6. The next point was that the hundis were not drawn on behalf of the joint family firm of the defendants. We entirely agree with the remarks of the learned Judge that that is not an honest defence.

7. The last question was whether there was any consideration for the hundi. That is a question of fact. The learned Judge said:-

The assets of the old Ahmedabad firm of Raman and Natumalji were in their hands. These include a profit of Rs. 1,26,000, which was available for distribution among the coparceners. Plaintiff's case is that defendants agreed to pay him this sum of Rs. 15,000 on account of the share which would coma to him at the distribution. Similar payments were made by defendants to other coparceners. I do not for a moment believe that the payment was promised as a loan. The position was that defendants had joint family funds in their hands. They knew that plaintiff's share would amount to more than Rs. 15,000, and they gave the hundis in part payment indirectly if not directly they were bound to account to plaintiff as to the other coparceners.

8. The defendants relied upon the evidence of Ramprasad Shivlal to show that when he drew the hundis it was intended that the money should be advanced to the plaintiff as a loan. But his admissions in cross-examination entirely destroy the effect of what he had said in examination-in-chief. The fact that the plaintiff filed the suit to recover the balance of the share due to him as a co-parcener without mentioning these hundis, could not possibly affect the question, because there was no necessity to refer to these hundis, as having been dishonored nothing had been recovered on them.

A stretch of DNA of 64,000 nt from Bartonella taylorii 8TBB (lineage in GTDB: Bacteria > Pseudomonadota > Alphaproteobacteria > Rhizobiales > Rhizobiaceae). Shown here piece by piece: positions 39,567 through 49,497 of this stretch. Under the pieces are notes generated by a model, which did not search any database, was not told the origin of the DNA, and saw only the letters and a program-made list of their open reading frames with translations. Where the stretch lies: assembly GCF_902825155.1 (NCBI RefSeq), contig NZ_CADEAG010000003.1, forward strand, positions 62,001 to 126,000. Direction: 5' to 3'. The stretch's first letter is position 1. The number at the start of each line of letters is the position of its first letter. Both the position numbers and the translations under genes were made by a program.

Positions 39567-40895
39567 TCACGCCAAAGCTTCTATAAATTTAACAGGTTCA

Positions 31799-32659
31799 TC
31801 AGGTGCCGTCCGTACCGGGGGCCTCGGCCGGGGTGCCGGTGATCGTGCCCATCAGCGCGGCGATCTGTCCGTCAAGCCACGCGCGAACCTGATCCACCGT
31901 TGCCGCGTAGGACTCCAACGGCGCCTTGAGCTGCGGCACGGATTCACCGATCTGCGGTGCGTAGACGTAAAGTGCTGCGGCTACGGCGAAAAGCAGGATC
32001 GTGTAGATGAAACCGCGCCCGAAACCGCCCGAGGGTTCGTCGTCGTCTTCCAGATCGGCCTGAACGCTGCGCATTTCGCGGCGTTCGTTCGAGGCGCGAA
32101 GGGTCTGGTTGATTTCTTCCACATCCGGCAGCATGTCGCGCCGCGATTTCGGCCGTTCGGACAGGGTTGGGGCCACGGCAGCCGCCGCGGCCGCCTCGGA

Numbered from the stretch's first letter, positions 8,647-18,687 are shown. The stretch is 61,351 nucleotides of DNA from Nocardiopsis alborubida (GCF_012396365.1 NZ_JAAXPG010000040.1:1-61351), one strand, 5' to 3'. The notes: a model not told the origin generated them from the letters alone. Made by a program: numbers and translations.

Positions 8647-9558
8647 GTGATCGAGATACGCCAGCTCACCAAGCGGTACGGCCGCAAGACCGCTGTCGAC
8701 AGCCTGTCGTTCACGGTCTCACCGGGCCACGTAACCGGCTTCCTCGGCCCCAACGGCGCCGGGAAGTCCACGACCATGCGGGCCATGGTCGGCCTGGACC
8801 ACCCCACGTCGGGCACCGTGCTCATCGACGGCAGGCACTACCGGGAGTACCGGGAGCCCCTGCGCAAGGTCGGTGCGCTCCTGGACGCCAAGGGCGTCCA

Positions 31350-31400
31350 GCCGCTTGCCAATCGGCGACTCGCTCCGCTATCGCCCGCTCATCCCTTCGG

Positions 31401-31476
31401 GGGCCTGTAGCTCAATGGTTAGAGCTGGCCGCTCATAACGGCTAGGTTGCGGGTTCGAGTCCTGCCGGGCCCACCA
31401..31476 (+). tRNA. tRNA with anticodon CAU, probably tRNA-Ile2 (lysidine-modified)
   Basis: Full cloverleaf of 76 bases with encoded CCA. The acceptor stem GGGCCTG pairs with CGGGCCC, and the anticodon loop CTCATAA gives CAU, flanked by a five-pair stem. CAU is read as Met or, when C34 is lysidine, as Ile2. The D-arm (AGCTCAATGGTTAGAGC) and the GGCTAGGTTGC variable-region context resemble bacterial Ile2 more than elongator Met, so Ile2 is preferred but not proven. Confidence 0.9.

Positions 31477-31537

9. We think the decision of the Court below was correct and the appeal must be dismissed with costs.

10. The plaintiff has filed cross-objections against the order as to costs.

11. The suit was file I on three hundis. I have dealt with the objections taken generally to all the hundis, which have been disallowed. With regard to two of the hundis an objection was taken at the hearing, although no issue was raised thereon, that they were not admissible owing to the stamp not being properly cancelled The Judge decided that point in favour of the defendants. But in passing the decree for Rs. 5,000 on the third hundi, he made no order at all with regard to the plaintiff's costs, without giving any particular reasons, except that he said that in the circumstances of the case he would not allow costs, Now the ordinary rule is that costs should follow the event, It is generally necessary that, when costs do not follow the event, the particular reasons should be given why the ordinary rule should not be followed. With regard to the general costs of the action, the plaintiff has succeeded on all the points, which were raised by the defendants against the plaintiff's claim to make them liable on the hundis, and as the costs of the suit will be taxed according to the High Court Rules and are not advalorem, the costs in this case are exactly the same whether the suit was filed on one hundi for Ks 5.0C0 or three hundis of Rs. 5,000 each. There are no circumstances in the case which show that the plaintiff was in any way guilty of misconduct which might disentitle him, even if successful, to his costs. The only fact before us is that an objection was taken in Court as to two of the hundis, and after argument that objection proved successful. To the extent to which any costs could be attributed to that point on which D the defendants succeeded, they are entitled to their costs against the plaintiff. We leave it to the Taxing Master to decide what were the coats of the following issue, which I frame as no issue on the question was raised at the trial: Whether two of the suit hundis are admissible in evidence owing to the non-cancellation of the stamps With regard to the rest of the costs, we think that the successful plaintiff in the Court below is entitled to them. He will be entitled to the costs of the cross-objections.

Coyajee, J.

12. I concur.